Reverse Mortgage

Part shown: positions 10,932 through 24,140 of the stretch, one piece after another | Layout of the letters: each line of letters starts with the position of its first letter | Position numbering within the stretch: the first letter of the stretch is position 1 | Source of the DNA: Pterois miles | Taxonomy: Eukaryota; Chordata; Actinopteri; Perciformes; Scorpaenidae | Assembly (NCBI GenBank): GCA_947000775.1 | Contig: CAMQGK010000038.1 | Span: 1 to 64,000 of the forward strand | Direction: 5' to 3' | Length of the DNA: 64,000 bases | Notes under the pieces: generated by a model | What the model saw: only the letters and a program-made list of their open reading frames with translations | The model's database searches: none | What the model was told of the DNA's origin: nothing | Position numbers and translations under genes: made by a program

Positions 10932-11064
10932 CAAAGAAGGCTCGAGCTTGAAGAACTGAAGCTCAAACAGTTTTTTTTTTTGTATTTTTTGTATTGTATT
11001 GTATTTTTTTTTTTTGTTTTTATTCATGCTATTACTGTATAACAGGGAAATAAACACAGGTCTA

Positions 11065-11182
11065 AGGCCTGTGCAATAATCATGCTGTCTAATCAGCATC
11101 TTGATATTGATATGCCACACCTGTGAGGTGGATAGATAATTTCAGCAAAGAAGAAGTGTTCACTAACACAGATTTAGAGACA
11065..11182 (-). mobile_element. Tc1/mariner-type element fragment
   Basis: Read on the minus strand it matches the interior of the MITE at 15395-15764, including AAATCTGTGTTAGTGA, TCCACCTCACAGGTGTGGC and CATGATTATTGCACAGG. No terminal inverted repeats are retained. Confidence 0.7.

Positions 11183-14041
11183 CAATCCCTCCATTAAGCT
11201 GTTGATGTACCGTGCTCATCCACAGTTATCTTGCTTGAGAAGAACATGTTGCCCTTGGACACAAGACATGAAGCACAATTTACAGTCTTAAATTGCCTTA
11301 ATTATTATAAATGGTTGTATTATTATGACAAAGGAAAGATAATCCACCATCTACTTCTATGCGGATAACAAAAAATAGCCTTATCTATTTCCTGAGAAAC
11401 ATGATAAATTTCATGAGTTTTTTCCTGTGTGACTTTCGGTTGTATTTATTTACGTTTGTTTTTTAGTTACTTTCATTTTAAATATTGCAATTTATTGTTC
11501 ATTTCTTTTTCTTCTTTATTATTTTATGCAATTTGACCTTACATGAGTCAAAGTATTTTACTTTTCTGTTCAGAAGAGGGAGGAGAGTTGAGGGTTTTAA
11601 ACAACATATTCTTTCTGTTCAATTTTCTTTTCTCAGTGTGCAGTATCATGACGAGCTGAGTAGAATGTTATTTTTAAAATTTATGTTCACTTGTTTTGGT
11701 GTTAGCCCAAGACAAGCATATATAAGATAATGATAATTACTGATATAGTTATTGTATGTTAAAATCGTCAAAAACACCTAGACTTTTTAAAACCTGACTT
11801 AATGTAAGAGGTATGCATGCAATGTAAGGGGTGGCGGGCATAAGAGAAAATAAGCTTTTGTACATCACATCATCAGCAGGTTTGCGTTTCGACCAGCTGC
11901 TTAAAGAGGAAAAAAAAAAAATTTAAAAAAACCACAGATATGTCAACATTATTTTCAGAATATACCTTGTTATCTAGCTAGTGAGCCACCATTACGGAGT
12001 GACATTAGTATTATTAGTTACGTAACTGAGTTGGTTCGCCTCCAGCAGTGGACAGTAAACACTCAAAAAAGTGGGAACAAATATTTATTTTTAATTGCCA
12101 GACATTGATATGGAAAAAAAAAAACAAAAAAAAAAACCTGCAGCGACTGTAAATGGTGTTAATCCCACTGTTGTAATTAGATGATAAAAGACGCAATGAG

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Building up substantial equity in one's home and eventually paying off the mortgage are goals of almost every homeowner. Having spent years making mortgage repayments, people (typically those aged 62 or over) who have either fully repaid or almost repaid their mortgage may be able to extract some of the equity they have in their home and receive some money through what is known as a reverse mortgage. It's "reverse" because instead of paying money to the lender as with a regular mortgage, the lender actually pays money back to the homeowner. The lender is making a loan that is secured on the equity the homeowners hold in the property. It resembles a cash-out mortgage refinancing, but whereas a cash-out refinancing means the borrower still continues to make monthly repayments to pay off the loan, with a reverse mortgage the money to pay back the loan is "already there" in the form of the property. There are typically loan origination fees and possibly other fees associated with the reversemortgage loan; interest rates may be fixed (see fixed rate mortgage) or variable (see variable rate mortgage). Because the interest charged on the loan accumulates, the amount owed with a reverse mortgage increases over time. The reverse-mortgage loan is repaid to the lender when the house is sold, the borrowers both die, or the house is no longer their principal residence. The money to repay the loan is taken out of the proceeds from the sale of the house. If the borrowers have died, it means the amount left to the heirs is reduced by the cost of the loan plus interest charges that have accrued; reducing the estate in this way can be a sensitive issue. The amount of money that can be borrowed in a reverse mortgage depends on many variables, such as the age of the borrowers, the value of the property, and current interest rates. There are different types of reverse mortgages and many options, including how you want the money paid to you. There may be tax implications to consider as well. Reverse mortgages can be a good way for older people to tap into their home for access to needed cash, but these loans should be approached carefully. Free reverse mortgage counseling may be available to potential borrowers.